As salmon becomes the poster child of what can happen when seafood isn't sourced responsibly it's so nutritious! so versatile! and disappearing from our waters! bananas are taking up that position in the fruit department.
A staple on American countertops, bananas may be the next item on your list of convenient must-haves to get a big price increase, according to David Koeppel in the New York Times. He says the immediate reasons for the price increase are the rising cost of oil and reduced supply caused by floods in Ecuador.
Koeppel reveals fun facts: Did you know Americans eat as many bananas as apples and oranges combined? The story of how the fruit became so popular, however, isn't a pretty one.
The industry has relied on bananas' reputation as a cheap food, according to the author. He explains that bananas became a staple only after the United Fruit Company (which is Chiquita today) figured out how to get bananas to American tables quickly by clearing rainforest in Latin America, building railroads and communication networks and inventing refrigeration techniques to control ripening.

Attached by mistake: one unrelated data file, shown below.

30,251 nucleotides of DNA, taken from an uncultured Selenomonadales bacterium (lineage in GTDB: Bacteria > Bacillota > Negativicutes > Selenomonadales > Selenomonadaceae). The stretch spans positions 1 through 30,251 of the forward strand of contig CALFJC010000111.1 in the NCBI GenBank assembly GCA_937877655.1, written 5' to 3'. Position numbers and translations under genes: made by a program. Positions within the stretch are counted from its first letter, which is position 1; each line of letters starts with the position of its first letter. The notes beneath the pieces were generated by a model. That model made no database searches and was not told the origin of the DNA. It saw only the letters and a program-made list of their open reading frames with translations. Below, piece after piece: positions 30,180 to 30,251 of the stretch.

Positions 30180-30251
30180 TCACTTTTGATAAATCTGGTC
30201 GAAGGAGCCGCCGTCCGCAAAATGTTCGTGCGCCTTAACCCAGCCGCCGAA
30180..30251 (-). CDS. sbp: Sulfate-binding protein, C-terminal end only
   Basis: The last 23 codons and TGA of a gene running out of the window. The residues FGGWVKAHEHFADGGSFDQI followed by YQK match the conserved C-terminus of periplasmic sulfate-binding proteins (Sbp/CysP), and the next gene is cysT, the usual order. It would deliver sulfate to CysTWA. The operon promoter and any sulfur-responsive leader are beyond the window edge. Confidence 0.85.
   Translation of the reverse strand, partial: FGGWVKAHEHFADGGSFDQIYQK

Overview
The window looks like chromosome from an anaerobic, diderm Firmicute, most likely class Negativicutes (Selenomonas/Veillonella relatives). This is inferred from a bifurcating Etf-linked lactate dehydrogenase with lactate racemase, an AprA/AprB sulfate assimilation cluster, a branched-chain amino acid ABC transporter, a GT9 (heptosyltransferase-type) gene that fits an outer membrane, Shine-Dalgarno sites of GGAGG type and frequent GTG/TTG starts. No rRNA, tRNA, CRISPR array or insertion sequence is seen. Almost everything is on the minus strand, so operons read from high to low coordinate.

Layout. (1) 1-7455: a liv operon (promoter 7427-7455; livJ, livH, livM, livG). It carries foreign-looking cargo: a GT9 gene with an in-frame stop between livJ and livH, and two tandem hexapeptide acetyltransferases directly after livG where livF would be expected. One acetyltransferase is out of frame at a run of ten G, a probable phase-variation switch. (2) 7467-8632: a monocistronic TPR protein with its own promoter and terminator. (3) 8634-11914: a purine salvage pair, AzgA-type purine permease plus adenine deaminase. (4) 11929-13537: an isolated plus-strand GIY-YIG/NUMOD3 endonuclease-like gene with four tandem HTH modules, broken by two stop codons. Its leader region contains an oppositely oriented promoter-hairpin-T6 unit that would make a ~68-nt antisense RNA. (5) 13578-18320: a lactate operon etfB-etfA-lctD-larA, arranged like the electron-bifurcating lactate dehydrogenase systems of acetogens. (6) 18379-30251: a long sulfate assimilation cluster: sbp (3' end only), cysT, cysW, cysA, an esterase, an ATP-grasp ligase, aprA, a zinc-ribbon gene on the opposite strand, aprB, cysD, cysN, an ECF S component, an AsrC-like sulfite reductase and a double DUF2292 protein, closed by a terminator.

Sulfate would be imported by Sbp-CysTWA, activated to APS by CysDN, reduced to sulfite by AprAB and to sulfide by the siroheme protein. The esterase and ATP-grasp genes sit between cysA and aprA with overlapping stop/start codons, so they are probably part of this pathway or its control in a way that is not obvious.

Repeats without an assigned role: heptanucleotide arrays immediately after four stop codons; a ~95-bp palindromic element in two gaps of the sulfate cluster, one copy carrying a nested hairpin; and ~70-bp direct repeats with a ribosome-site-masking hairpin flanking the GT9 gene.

Then, to keep costs low, the company exercised iron-fisted control over the Latin American countries where the fruit was grown, resorting to heavy-handed tactics to keep workers quiet.
Koeppel warns that another issue affecting banana prices may be more long-term: Panama disease. A virulent strain of the disease has been spreading across the world, and because the banana industry largely sticks to one variety the Cavendish they could all be wiped out.
For now, the price increase might better reflect the fact that bananas are, after all, an exotic fruit and they travel long distances to get to our tables.
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